Raytheon Enhances Dimensional Aspect of the "See and Avoid" Picture for UAS Operators and Controllers
Patented program helps unmanned aircraft systems avoid hazards that cost millions in damaged planes
MARLBOROUGH, Mass., Oct. 3, 2011 /PRNewswire/ -- Raytheon Company (NYSE: RTN) has developed and patented a low-cost radar technology that will, for the first time, provide both military and civil air traffic controllers with the capability to avoid airborne hazards around unmanned aircraft systems (UAS), which costs the Pentagon millions in damaged aircraft.
Under the Ground Based Sense and Avoid (GBSAA) initiatives with the U.S. Air Force to repurpose existing National Airspace System (NAS)-certified radars, UAS operators and controllers will have more information to help them make safer decisions. Since current ATC radars can only see airspace in two dimensions -- latitude and longitude -- UAS operators and controllers must assume that any hazard detected also resides on the same altitude.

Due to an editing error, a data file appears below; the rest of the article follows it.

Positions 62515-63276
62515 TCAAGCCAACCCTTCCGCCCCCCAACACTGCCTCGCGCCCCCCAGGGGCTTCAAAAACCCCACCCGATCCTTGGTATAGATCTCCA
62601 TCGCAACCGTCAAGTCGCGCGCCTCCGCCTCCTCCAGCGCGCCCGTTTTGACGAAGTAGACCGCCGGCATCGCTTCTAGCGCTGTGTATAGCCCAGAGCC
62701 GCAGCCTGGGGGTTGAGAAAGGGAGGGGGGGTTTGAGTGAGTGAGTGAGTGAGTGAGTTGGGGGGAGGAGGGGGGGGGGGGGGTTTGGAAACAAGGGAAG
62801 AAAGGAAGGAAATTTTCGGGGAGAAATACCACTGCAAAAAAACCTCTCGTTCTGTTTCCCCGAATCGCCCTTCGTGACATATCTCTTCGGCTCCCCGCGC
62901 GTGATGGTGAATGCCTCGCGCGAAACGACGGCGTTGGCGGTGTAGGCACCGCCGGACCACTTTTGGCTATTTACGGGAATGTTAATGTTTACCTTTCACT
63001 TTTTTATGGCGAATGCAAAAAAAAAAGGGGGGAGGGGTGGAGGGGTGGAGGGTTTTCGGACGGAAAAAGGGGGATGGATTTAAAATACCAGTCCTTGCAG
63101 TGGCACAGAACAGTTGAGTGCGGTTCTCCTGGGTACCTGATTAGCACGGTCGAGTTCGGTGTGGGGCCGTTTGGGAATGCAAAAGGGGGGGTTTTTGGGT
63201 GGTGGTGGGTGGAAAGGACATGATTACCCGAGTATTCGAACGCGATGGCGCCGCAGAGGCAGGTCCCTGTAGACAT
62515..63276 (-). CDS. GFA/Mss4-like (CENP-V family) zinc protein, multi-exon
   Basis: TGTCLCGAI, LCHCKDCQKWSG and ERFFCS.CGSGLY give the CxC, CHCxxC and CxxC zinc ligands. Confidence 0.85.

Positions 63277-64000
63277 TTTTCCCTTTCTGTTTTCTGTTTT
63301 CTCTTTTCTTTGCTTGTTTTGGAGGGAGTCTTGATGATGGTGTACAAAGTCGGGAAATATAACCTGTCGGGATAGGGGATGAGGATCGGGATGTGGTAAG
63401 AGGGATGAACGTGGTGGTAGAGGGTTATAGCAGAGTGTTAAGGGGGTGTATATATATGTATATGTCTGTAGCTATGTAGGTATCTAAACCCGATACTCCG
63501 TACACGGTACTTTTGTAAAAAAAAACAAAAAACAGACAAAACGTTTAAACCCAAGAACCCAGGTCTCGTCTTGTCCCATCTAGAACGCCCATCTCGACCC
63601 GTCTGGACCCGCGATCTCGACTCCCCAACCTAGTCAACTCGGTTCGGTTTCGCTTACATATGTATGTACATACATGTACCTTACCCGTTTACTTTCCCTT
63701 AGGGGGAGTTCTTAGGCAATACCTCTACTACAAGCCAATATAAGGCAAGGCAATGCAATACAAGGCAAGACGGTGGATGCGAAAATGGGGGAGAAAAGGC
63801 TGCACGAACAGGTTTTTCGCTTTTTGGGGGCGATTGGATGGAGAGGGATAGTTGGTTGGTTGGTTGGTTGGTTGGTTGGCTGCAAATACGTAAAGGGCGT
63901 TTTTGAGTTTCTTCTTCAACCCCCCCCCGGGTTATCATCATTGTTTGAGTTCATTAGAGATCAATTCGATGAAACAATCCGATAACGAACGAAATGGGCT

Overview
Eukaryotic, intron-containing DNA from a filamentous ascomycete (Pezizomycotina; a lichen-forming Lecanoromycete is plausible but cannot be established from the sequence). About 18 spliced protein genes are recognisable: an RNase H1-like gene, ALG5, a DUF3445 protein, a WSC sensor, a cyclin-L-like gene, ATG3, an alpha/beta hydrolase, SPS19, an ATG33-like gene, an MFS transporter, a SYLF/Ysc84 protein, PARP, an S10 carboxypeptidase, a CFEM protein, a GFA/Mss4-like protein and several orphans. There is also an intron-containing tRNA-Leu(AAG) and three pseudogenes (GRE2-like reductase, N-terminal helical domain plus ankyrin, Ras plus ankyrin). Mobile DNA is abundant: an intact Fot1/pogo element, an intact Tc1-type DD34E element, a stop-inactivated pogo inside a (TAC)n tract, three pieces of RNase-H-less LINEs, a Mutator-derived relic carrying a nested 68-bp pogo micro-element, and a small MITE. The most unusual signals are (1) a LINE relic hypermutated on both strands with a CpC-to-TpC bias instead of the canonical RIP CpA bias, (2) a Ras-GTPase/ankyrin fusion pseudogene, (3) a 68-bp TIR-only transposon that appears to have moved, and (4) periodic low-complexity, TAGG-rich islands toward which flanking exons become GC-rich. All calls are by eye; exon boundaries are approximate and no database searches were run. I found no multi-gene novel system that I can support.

"Traditional air traffic control radars have only been able to see in two dimensions since the 1950s," said Mike Prout, vice president for Raytheon Network Centric Systems' Security and Transportation Systems. "Our comprehensive technology provides one more dimension that gives UAS operators and controllers what they need to get the mission done."
Currently UAS operators have to avoid any potential hazard in the airspace, even those that may be far from the UAS in altitude. With the ATC radars repurposed through a software enhancement to detect altitude, the install-base of ATC radars will be able to detect all hazards in the NAS and provide the altitude resolution information needed by controllers and UAS operators to safely and efficiently direct the UAS.
Raytheon Company, with 2010 sales of $25 billion, is a technology and innovation leader specializing in defense, homeland security and other government markets throughout the world. With a history of innovation spanning 89 years, Raytheon provides state-of-the-art electronics, mission systems integration and other capabilities in the areas of sensing; effects; and command, control, communications and intelligence systems, as well as a broad range of mission support services. With headquarters in Waltham, Mass., Raytheon employs 72,000 people worldwide. For more about Raytheon, visit us at www.raytheon.com and follow us on Twitter at @raytheon.
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